November 23, 2015
Sore throat. Dry skin. Static electricity shocks. Out-of-tune piano.
If you’re experiencing any of these issues, you know that winter is on its way. When the heat comes on, the air in your home becomes drier, creating problems for your home and your health.
Why does the air in my home feel so dry in the winter?
The humidity level is one of the most impactful factors in your body’s perception of comfort. When you turn up the heat, the humidity level drops, causing you to physically feel the discomforting effects of the drier air. These “symptoms” include:
- Cracked, dry skin and lips
- Sore throats
- Sinus irritation
- Allergy and asthma issues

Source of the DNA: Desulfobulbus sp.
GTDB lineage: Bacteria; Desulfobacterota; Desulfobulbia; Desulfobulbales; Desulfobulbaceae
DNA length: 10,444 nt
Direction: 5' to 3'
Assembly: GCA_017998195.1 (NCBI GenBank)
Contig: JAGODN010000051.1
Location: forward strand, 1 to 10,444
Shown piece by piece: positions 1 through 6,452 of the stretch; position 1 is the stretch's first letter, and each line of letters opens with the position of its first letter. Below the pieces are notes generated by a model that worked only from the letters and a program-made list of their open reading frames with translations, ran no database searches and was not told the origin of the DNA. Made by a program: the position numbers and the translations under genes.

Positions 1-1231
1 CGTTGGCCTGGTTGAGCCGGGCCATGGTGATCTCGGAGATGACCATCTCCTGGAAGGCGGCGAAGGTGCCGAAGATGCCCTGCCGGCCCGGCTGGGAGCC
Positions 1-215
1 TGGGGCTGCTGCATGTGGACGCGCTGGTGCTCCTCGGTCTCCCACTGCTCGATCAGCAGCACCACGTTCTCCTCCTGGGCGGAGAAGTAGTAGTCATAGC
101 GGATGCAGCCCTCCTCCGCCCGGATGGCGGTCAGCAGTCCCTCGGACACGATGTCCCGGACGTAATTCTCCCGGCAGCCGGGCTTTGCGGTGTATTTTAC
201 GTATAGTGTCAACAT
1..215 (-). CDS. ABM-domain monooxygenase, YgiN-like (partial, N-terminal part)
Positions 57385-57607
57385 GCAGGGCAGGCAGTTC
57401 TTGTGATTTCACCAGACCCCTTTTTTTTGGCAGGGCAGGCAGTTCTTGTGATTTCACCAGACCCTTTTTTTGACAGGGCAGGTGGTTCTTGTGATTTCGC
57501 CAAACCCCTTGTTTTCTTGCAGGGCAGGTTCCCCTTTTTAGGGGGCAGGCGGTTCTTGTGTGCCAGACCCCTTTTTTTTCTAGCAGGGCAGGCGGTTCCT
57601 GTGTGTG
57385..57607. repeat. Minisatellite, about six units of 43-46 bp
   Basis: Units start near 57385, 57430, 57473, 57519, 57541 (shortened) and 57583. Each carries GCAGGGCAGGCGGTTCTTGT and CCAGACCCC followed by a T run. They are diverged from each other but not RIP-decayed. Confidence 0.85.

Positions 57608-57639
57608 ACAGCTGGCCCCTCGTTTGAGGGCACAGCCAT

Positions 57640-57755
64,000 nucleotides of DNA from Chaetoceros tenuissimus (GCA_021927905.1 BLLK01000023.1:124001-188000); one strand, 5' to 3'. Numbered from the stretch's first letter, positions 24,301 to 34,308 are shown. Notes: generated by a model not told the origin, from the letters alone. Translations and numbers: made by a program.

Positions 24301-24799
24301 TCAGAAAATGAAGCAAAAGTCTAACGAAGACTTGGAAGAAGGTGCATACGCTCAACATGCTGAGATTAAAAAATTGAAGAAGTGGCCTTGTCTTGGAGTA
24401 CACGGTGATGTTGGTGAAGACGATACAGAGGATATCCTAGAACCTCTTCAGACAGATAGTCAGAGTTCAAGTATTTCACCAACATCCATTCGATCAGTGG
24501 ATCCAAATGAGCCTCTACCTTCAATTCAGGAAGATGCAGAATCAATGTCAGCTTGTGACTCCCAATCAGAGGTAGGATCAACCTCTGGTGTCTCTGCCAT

- Greater susceptibility to colds and the flu
Your home can experience “symptoms” of dry air, too:
- Hardwood floors shrink and crack
- Joints in your wood furniture become loose
- Wallpaper peels
- Paint and plaster cracks
- You crank up the thermostat, but you still feel cold
How can I eliminate dry air?
Maintaining your home’s humidity level between 30-60% can help reduce the effects of unwanted problems from dry air. Fortunately, there are simple steps you can take to avoid these issues:
- Run a portable humidifier
- Dry your clothes on an indoor drying rack instead of in the dryer
- Cook on the stovetop instead of your oven
- Insulate your house and seal any leaks so you can keep your thermostat lower
- Install a whole-home humidifier into your central heating system to consistently maintain humidity levels, without any effort on your part
If you’re interested in installing a set-and-forget whole-home humidifier in your system, contact us today and a Dwyer representative will be in touch shortly.